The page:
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  • Ark King Solomon Academy
    Penfold Street
    NW1 6RX
  • Head: Max Haimendorf
  • T 020 7563 6900
  • E [email protected]
  • W
  • A state school for boys and girls aged from 3 to 18.
  • Boarding: No
  • Local authority: Westminster
  • Pupils: 1,309; sixth formers: 154
  • Religion: Does not apply
  • Open days: October, November, December
  • Review: View The Good Schools Guide Review
  • Ofsted:
    • Latest Overall effectiveness Outstanding 1
      • 16-19 study programmes Outstanding 1
      • Early years provision Outstanding 1
      • Outcomes for children and learners Outstanding 1
      • Quality of teaching, learning and assessment Outstanding 1
      • Personal development, behaviour and welfare Outstanding 1
      • Effectiveness of leadership and management Outstanding 1
    • 1 Full inspection 5th December 2023
  • Previous Ofsted grade: Outstanding on 14th May 2013
  • Ofsted report: View the Ofsted report

What says..

All agree that teaching is outstanding (made so by weekly coaching on professional development). ‘We tell our teachers we are going to help them become better teachers,' says the head. 'It means very talented people want to work with us.' Music is heavily embedded in the curriculum, taught for its 'cognitive benefits', 'moral, social and cultural' understanding and 'potential to build effective teamwork' - plus, no doubt, its advantages on the well-honed UCAS form...

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What The Good Schools Guide says


Since 2008, Max Haimendorf MA Oxon. One of the first generation of super-bright heads to swap a City job for teaching. He graduated from St Hugh’s College, Oxford, in biological sciences and joined the first cohort of Teach First. As part of his on-the-job training, taught science at Uxbridge High School, then worked as the scheme’s PR. A period with management consultants Oliver Wyman clarified his career goals: ‘Teaching seemed so different from the usual conveyor belt that takes Oxbridge graduates to the City,' he told the Guardian soon after his appointment - when still in his 20s - as the youngest head in England.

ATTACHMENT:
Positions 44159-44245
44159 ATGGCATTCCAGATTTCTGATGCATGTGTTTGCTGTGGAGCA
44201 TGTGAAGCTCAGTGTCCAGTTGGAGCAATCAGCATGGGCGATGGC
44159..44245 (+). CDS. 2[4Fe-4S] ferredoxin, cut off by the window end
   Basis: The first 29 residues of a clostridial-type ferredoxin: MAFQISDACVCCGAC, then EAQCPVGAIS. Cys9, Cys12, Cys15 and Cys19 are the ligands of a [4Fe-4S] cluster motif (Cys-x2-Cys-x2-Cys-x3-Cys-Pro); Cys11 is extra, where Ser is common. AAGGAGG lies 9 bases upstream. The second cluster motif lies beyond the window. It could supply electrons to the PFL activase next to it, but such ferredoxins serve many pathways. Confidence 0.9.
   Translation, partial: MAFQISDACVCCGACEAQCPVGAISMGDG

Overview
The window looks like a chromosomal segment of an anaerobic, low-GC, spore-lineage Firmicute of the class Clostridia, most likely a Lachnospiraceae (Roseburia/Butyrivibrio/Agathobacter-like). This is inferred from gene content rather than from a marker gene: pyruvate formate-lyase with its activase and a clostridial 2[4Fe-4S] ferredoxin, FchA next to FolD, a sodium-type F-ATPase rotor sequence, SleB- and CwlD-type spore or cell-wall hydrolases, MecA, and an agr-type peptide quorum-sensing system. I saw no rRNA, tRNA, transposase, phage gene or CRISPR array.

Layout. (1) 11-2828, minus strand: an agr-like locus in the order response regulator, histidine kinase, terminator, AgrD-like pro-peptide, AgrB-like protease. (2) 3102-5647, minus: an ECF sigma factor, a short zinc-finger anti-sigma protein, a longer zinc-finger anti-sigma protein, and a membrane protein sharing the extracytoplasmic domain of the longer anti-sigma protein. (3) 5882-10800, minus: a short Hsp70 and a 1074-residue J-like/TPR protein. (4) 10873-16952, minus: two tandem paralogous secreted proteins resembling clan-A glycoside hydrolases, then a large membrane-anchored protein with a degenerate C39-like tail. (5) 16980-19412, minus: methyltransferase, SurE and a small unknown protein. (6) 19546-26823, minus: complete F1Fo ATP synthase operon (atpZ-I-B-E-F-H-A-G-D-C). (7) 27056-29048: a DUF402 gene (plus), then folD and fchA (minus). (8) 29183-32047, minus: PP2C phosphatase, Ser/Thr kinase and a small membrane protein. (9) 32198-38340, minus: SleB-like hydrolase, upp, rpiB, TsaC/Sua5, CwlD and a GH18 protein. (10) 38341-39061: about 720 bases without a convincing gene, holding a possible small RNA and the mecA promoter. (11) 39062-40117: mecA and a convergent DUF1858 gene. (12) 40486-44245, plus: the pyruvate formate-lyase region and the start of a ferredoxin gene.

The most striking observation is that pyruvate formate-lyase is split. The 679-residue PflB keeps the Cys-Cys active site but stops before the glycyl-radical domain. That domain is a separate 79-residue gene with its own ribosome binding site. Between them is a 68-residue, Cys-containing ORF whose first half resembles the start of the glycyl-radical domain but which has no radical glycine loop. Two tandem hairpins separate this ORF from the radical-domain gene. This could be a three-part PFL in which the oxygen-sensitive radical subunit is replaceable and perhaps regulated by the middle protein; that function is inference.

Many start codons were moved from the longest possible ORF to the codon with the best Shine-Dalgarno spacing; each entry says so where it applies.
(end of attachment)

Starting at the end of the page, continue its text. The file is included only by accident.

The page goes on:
At King Solomon, he has taken the core problem (‘the endemic issue of educational disadvantage’) and addressed it with a Wyman-like mixture of ‘creative enterprise and...

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Please note: Independent schools frequently offer IGCSEs or other qualifications alongside or as an alternative to GCSE. The DfE does not record performance data for these exams so independent school GCSE data is frequently misleading; parents should check the results with the schools.

Who came from where

Who goes where

Special Education Needs

Interpreting catchment maps

The maps show in colour where the pupils at a school came from*. Red = most pupils to Blue = fewest.

Where the map is not coloured we have no record in the previous three years of any pupils being admitted from that location based on the options chosen.

For help and explanation of our catchment maps see: Catchment maps explained

Further reading

If there are more applicants to a school than it has places for, who gets in is determined by which applicants best fulfil the admissions criteria.

Admissions criteria are often complicated, and may change from year to year. The best source of information is usually the relevant local authority website, but once you have set your sights on a school it is a good idea to ask them how they see things panning out for the year that you are interested in.

Many schools admit children based on distance from the school or a fixed catchment area. For such schools, the cut-off distance will vary from year to year, especially if the school give priority to siblings, and the pattern will be of a central core with outliers (who will mostly be siblings). Schools that admit on the basis of academic or religious selection will have a much more scattered pattern.

*The coloured areas outlined in black are Census Output Areas. These are made up of a group of neighbouring postcodes, which accounts for their odd shapes. These provide an indication, but not a precise map, of the school’s catchment: always refer to local authority and school websites for precise information.

The 'hotter' the colour the more children have been admitted.

Children get into the school from here:

most years
quite often
sometimes, but not in this year

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